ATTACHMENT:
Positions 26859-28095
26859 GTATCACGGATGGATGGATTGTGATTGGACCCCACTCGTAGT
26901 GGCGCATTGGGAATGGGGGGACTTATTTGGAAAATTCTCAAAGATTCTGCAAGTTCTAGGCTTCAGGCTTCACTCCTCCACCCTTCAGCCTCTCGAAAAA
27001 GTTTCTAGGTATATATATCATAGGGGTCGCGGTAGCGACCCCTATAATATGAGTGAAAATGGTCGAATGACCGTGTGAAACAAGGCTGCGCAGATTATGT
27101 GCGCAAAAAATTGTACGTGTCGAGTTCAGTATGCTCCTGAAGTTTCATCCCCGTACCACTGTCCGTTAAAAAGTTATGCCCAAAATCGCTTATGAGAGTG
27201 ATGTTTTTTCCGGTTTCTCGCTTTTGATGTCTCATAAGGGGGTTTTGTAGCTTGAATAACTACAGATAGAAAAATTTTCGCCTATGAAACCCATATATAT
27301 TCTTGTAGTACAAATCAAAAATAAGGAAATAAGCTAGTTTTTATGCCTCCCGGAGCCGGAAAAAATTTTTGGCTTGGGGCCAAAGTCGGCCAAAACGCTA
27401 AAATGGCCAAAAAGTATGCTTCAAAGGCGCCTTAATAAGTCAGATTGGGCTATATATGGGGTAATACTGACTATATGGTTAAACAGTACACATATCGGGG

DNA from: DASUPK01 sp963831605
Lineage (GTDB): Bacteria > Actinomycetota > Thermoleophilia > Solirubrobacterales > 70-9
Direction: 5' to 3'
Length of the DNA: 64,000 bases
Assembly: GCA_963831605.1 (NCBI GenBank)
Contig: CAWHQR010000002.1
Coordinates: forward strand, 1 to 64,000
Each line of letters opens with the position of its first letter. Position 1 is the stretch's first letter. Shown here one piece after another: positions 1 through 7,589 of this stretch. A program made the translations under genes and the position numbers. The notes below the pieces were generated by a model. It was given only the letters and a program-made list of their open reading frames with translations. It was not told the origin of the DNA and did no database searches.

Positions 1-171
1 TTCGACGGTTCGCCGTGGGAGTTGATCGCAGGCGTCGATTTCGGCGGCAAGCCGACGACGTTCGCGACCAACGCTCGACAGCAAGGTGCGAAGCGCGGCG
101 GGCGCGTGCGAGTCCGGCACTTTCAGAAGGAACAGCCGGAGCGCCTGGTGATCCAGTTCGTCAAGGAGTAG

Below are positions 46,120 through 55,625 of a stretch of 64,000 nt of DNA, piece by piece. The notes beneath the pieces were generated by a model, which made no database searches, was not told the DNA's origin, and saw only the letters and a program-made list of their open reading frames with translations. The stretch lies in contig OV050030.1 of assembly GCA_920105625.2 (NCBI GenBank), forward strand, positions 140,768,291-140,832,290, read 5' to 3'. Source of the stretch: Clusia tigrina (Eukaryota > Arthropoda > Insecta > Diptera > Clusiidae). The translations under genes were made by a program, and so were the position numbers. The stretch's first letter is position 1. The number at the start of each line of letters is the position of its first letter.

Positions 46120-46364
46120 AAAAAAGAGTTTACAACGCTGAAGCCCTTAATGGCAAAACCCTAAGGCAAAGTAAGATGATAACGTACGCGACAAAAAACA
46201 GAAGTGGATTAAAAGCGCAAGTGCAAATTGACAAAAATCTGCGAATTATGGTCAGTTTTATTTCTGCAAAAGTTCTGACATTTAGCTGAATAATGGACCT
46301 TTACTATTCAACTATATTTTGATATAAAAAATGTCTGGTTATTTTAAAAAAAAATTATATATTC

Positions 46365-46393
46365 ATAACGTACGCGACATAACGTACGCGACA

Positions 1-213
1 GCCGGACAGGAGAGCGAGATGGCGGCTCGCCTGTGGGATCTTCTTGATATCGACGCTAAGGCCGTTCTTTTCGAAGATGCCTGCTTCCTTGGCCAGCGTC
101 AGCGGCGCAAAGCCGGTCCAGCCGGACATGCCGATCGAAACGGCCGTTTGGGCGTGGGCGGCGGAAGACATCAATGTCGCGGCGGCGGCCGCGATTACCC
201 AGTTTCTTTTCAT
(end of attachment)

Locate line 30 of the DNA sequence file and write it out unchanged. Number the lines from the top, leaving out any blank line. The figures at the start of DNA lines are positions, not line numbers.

201 AGTTTCTTTTCAT